A Guide to Vietnamese Coffee and How to Make It

29 July 2020

Vietnam, more widely known for its strong and flavourful local coffee, is the world’s second-largest producer of coffee and top producer of the Robusta bean. The Southeast Asian country’s hilly landscapes and cooler climate make it the perfect location for coffee plantations. 

The next time you travel to Vietnam, walk down the streets of Hanoi or Ho Chi Minh and be welcomed by the aroma of freshly roasted coffee beans.

The Beginnings

In 1857, the French introduced coffee to the locals and soon after, the country was filled with coffee plantations as it was a lucrative industry that boosted the economy.

When the Vietnam war came along, locals migrated, leaving behind their plantations. It was not until 1986 when private enterprises were given licenses to resume coffee production.

How It Became a Coffee Production Giant

a back shot of people sitting along the window in a cafe in London
Drinking coffee in London? The beans might be from Vietnam as it exports coffee beans all over the world. Photo from Christian Battaglia.

Coffee farmers initially relied heavily on the use of chemical fertilisers and pesticides to increase yields. However, with more worldwide regulations set in place, most farmers are now moving towards organic practices, producing more sustainable coffee.

Learn more about this coffee roaster in Malaysia that operates on a sustainable ethos.

Contrary to Arabica beans, the hardier Robusta is easy to care for, less prone to crop diseases and has a greater crop yield. With lower production costs, major coffee companies have also set up their manufacturing plants in Vietnam.

Today, more than 40% of the world’s Robusta bean is produced by Vietnam. Every year, the country produces nearly 1,650,000 metric tons of coffee and exports globally to top coffee consuming countries like Europe and America.

A Unique and Distinct Taste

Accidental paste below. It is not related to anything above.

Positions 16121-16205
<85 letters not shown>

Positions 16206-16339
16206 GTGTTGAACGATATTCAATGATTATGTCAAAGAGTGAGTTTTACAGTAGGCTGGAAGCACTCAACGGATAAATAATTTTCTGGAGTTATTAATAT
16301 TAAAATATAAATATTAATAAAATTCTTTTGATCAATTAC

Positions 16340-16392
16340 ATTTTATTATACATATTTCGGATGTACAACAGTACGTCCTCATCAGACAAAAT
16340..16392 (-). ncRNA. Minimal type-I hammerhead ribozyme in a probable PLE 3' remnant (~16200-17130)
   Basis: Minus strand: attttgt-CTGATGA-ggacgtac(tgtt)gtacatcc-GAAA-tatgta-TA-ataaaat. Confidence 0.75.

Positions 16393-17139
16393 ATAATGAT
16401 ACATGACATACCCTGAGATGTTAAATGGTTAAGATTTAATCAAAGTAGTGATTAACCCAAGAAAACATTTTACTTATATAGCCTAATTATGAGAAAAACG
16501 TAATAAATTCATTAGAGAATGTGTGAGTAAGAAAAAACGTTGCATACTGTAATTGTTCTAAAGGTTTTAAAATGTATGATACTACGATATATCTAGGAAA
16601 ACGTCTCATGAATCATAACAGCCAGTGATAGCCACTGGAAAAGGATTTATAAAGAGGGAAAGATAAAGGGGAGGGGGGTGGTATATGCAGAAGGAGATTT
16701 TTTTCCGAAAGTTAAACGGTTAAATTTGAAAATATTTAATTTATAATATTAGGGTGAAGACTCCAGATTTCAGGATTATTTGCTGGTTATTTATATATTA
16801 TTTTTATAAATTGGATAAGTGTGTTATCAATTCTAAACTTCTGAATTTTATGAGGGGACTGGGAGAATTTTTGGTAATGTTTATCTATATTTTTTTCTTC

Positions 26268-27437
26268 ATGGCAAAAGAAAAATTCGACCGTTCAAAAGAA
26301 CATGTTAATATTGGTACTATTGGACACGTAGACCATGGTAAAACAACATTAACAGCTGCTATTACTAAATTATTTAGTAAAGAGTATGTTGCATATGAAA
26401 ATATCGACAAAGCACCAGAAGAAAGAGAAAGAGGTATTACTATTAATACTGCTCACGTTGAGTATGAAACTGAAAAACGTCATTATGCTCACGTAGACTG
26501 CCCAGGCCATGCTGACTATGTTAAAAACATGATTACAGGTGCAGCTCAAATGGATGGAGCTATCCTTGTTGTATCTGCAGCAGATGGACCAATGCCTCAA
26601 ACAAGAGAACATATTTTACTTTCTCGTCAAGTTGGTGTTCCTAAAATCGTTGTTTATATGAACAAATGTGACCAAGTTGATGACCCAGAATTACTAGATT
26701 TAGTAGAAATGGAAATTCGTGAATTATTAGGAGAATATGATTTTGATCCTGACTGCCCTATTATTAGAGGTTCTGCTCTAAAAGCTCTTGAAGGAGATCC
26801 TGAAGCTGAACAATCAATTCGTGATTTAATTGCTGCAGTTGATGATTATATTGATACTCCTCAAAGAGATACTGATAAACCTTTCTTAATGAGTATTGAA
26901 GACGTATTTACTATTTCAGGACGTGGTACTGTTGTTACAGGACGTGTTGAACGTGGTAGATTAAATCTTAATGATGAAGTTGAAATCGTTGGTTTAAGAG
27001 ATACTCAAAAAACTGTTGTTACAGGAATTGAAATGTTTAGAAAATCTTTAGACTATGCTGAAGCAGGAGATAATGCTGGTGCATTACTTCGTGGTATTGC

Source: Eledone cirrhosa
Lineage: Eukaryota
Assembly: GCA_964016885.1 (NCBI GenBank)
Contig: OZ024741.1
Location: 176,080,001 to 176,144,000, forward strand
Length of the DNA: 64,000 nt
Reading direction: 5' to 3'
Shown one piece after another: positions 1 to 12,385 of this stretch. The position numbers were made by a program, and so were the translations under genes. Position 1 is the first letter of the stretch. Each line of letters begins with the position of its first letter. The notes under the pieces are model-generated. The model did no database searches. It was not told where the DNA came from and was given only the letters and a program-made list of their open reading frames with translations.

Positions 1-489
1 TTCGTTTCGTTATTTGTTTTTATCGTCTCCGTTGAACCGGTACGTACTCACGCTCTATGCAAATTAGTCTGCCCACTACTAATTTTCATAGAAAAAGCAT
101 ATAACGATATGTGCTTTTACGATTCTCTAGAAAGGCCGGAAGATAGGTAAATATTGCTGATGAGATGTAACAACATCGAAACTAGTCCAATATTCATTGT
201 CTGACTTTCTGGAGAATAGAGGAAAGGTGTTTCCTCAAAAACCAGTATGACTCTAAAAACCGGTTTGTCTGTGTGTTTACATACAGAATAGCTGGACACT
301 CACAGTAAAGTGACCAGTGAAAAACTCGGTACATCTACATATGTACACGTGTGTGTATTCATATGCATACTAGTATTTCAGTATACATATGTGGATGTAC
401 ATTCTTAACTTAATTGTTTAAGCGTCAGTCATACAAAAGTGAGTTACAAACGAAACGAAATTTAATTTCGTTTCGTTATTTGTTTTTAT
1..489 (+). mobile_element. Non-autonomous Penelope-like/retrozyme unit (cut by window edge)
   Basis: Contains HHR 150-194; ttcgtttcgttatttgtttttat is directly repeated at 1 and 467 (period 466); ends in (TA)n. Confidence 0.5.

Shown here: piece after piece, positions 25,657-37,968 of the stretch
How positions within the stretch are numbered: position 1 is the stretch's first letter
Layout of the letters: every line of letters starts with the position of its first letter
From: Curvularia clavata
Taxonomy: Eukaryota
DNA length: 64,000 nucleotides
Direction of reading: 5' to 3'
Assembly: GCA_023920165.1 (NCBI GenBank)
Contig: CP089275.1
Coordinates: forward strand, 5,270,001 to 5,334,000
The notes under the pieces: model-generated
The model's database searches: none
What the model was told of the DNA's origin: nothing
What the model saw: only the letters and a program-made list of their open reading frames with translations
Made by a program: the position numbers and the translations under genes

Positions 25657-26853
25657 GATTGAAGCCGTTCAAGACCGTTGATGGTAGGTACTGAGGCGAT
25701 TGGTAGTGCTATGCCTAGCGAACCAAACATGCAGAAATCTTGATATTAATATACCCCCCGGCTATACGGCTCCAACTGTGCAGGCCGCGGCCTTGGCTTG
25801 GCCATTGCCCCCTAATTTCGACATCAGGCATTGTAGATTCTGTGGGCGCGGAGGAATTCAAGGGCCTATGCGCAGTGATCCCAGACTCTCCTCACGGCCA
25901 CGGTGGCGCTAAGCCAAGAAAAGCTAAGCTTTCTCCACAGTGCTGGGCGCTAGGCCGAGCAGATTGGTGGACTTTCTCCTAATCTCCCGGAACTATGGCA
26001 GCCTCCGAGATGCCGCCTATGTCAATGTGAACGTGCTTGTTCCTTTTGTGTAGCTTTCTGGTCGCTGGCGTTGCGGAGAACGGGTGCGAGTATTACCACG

Those who enjoy a cup of coffee with robust flavours and a thicker than usual consistency will enjoy Vietnamese coffee. Their traditional roasting method allows the beans to release intense and complex taste notes, and some roasters add ingredients such as butter and caramel to alleviate the flavours.

Vietnam’s signature coffees are made from two vital ingredients – medium to dark roasted coffee and sweet condensed milk. But there are many other variations which have led Vietnamese coffee to develop a style of its own.

Learn more about the difference between various types of roasts.

Here are two of the most common coffee drinks in Vietnam and how to make them at home.

Cà Phê Sữa Đá – Vietnamese Iced Coffee

a tall glass of iced vietnamese coffee
The Cà Phê Sữa Đá is a perfect drink on a hot, sunny day. Photo from Frank Mckenna.

If you have walked into a Vietnamese eatery, this glass of iced coffee will probably ring a bell. The classic Vietnamese iced coffee drink is nothing like an iced latte. It is sweet, aromatic, and might give a caffeine kick that will send your heart racing.

This drink is usually served along with a spoon to mix the condensed milk. So don’t forget to mix well before sipping on this heavenly concoction.

What you need:

  • 2 tablespoons of Vietnamese coffee powder, medium grind
  • 2 tablespoons of condensed milk
  • Hot water
  • Crushed ice cubes


  1. Add the condensed milk to a tall glass.
  2. Put the coffee powder into a Vietnamese Phin Filter and use a teaspoon to compact it. This will slow down the seeping process, giving a stronger brew.
  3. Pour hot water over the coffee grounds, and let it drip into the tall glass.
  4. Add the crushed ice cubes.
  5. Stir well, and serve immediately.

Learn more about how different coffee grinds will affect the strength of your coffee.

Cà Phê Trứng – Coffee with Egg

a cup of Vietnamese coffee
The Cà Phê Trứng is an iconic coffee drink in Vietnam that cannot be missed. Photo from Bill Bogenschutz.

Although its concoction of whipped raw eggs, sugar, and a strong shot of espresso may seem unappealing to many, the Cà Phê Trứng is a must-have when visiting Vietnam. Its foamy consistency and sweet finish will definitely leave an unforgettable mark on your tastebuds.

This recipe calls for a Vietnamese Phin Filter to make the drip coffee. However, if you don’t have one, the closest alternatives are a French Press or drip coffee maker.

What you need:

  • 1 fresh egg yolk
  • 3 teaspoons of Vietnamese coffee powder, medium grind
  • 2 teaspoons of condensed milk
  • Hot water


  1. Whisk the egg yolk and condensed milk until slightly frothy with soft peaks.
  2. Using a Vietnamese Phin Filter, pour hot water over the coffee grounds to get a cup of coffee.
  3. Add the frothy mixture on the coffee, and serve immediately.

Keen to learn more about the coffee culture in other Southeast Asian countries? Find out here.

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